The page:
Stories  (edited)      Tonya Alexandri, September 21st, 2020

We are nestled in the story of life on this planet – part of it”  Alice Roberts & Andrew Copson

“All creative people feel that the source of their creativity comes from the same room as their deepest pain” Rosanne Cash

Story is a fundamental part of our human nature and our cultures and a great part of our energy goes to creating and sharing stories and trying to make sense of things. We are all story-telling and meaning making creatures. Graham Swift writes: “Only animals live entirely in the Here and Now. Only nature knows neither memory nor history. But man – let me offer you a definition – is the storytelling animal. Wherever he goes he wants to leave behind not a chaotic wake, not an empty space, but the comforting marker-buoys and trail-signs of stories. He has to go on telling stories. He has to keep on making them up. As long as there’s a story, it’s all right” (cited in Alice Roberts and Andrew Copson, 2020). We create and share stories and are part of others’ stories, and ultimately, we are part of the same much longer story of our species and life on this planet. We write, paint, sing, dance and tell diverse stories both of the origins of our species and of our lived experiences, of the distant past and of the future. Our subjectivities become known through our oral, visual and written stories. We even fight battles and persecute others defending our stories and we go to great lengths to suppress new narratives. Some stories are based on evidence and observation, some have been verified, and some are the products of our imagination and meaning making need. Stories can shape our lives for better or worse, inspire us, provide models and guidance, console us, distract us, mislead us, manipulate us, imprison us, control us, awaken us. They can be toxic, disempowering, entertaining or healing. The musician Rosanne Cash says “Persist and verify… The power that we abdicate to others out of our insecurity — to others who insult us with their faux-intuition or their authoritarian smugness — that comes back to hurt us so deeply… But the power we wrest from our own certitude — that saves us.” We have personal stories and collective stories, and ultimately, we are part of the same and much bigger story of the trajectory of our species on this planet. And if we could remain present to the fact that we are all part of a much larger and longer common story we could tap into the truth of our interconnectedness with each other and all nature and our inherent capacity for empathy despite our great diversity.

In The Little Book of Humanism: Universal lessons on finding purpose, meaning and joy, Alice Roberts and Andrew Copson write: “Once we understand that we are all part of the same species and the same long story, it is possible to feel a connection with all people, everywhere. We can imagine ourselves in their position and know that what happens to them, could happen to us…. one of the best ways to develop empathy is to read stories. Whether historical or fictional, stories about particular individuals enable us to experience different lives.” Through engaging with art, reading stories and watching films we get an opportunity to reflect on the characters’ lives, aspirations, sorrows, actions, decisions, reasons behind their behaviours, underlying forces and dynamics, contexts. We wonder what we would do in their situation. Through feeling their emotions and imagining being in their shoes we get to develop empathy. Failure of empathy reflects our inability to imagine ourselves in other people’s situations and recognise what it would be like to be homeless, starving, imprisoned, sick or oppressed, for instance. And more than a failure to imagine what it would be like, it is also, a failure to feel. Developing empathy could come about through presence while hearing other people’s stories, Stories in all forms, oral, written, dramatized or animated, can reveal to us what it is like, for instance, to have one’s humanity denied, to be ill and lonely, to have lost one’s family, work, money and community, to be seeking refuge in often hostile new and unknown lands. Through stories we also gain awareness of our own life, observe similarities, find inspiration and connect to our common humanity.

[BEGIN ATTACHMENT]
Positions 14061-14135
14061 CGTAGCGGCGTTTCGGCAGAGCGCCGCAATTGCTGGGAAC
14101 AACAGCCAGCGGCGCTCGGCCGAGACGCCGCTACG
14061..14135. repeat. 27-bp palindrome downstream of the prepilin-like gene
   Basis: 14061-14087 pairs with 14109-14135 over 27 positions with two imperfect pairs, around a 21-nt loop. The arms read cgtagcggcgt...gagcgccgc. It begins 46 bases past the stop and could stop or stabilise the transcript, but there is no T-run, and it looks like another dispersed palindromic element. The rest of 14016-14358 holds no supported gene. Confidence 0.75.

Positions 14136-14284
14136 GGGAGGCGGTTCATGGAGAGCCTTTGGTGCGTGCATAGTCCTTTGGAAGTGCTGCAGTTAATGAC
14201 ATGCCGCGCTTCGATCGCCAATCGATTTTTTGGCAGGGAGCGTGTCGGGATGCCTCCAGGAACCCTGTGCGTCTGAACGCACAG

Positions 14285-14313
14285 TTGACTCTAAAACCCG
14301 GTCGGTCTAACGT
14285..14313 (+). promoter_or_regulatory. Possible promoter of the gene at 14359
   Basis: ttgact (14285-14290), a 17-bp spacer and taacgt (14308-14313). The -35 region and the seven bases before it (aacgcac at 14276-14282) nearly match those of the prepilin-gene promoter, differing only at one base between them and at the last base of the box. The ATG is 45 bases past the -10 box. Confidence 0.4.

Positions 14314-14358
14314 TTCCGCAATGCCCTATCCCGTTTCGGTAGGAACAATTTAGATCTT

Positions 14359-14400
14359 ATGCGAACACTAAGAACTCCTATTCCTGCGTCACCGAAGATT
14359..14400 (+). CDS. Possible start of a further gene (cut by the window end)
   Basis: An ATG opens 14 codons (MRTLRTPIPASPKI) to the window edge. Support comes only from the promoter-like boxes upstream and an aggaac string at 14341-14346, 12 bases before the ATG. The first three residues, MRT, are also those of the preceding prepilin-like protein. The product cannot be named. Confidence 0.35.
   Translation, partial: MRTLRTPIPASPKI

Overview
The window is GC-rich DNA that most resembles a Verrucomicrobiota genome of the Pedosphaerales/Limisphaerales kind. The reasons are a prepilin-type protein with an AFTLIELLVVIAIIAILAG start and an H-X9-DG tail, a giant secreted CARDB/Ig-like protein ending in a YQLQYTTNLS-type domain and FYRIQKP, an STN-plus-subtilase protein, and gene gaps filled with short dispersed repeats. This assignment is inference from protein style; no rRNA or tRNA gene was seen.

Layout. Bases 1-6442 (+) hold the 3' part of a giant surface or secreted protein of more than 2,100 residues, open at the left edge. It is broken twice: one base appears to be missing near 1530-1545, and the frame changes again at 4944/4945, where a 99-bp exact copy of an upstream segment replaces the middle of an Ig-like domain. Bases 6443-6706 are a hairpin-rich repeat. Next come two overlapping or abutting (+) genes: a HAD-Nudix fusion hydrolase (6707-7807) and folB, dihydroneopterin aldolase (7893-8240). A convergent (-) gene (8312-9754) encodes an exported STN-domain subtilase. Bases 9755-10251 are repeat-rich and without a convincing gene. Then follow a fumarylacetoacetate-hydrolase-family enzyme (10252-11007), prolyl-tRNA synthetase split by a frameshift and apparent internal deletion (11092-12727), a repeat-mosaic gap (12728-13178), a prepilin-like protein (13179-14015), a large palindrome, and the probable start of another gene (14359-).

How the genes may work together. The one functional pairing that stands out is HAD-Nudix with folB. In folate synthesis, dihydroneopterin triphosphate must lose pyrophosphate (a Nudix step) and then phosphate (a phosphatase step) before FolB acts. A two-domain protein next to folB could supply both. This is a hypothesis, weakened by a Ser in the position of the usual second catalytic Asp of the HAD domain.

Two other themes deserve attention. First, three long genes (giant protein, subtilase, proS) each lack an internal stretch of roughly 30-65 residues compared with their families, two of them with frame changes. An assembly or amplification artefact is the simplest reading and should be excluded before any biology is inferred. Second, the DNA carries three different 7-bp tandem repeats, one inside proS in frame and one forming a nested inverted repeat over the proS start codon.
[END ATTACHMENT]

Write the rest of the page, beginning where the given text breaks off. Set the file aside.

Through art and stories we can discover new ways of being and doing things. We gain clarity. We contextualize our experience. We find that our deeper and intimate thoughts and emotions have been experienced and expressed by others. We feel connected to groups of people that might be or have in the past been through similar experiences. We catch glimpses of a much bigger picture. We get in touch with our indignation, we feel inspired and moved, we feel gratitude. Alice Roberts and Andrew Copson write: “The arts in all their forms – paintings, music, novels and poems, films and plays – are essential to our lives. They sharpen our awareness, enrich our understanding of the world and open our eyes to its beauty. They hold up a mirror to our own past and current experiences and open us up to new perspectives and different ways of being. Have you ever been sad and felt like listening to a sad song? It is a profound moment to have what were your own private thoughts expressed in a beautiful way by someone else. Art and stories can show us things outside of our own experience, helping us to understand our own emotions better on reflection. Art – any kind of art – can give us more clarity about our own thoughts and feelings, connect us with others, and teach us something about ourselves and them.”Art and stories may awaken us to new possibilities and bring about new reflections on our own life, force us to think to what extent we have chosen our life adventure or have followed a path predetermined by others. Stories awaken us to sociocultural forces and scripts handed down to us. They urge us to read our own story again, understand where we’ve been and maybe where we are going, discern patterns, write a more coherent script, make new meaning of events, realise that we are to some extent writing our stories minute by minute within the container that we find ourselves. Through creating a more coherent life narrative we often get to see the various components and events as woven into an ongoing narrative into which they fit, and which makes us own our life.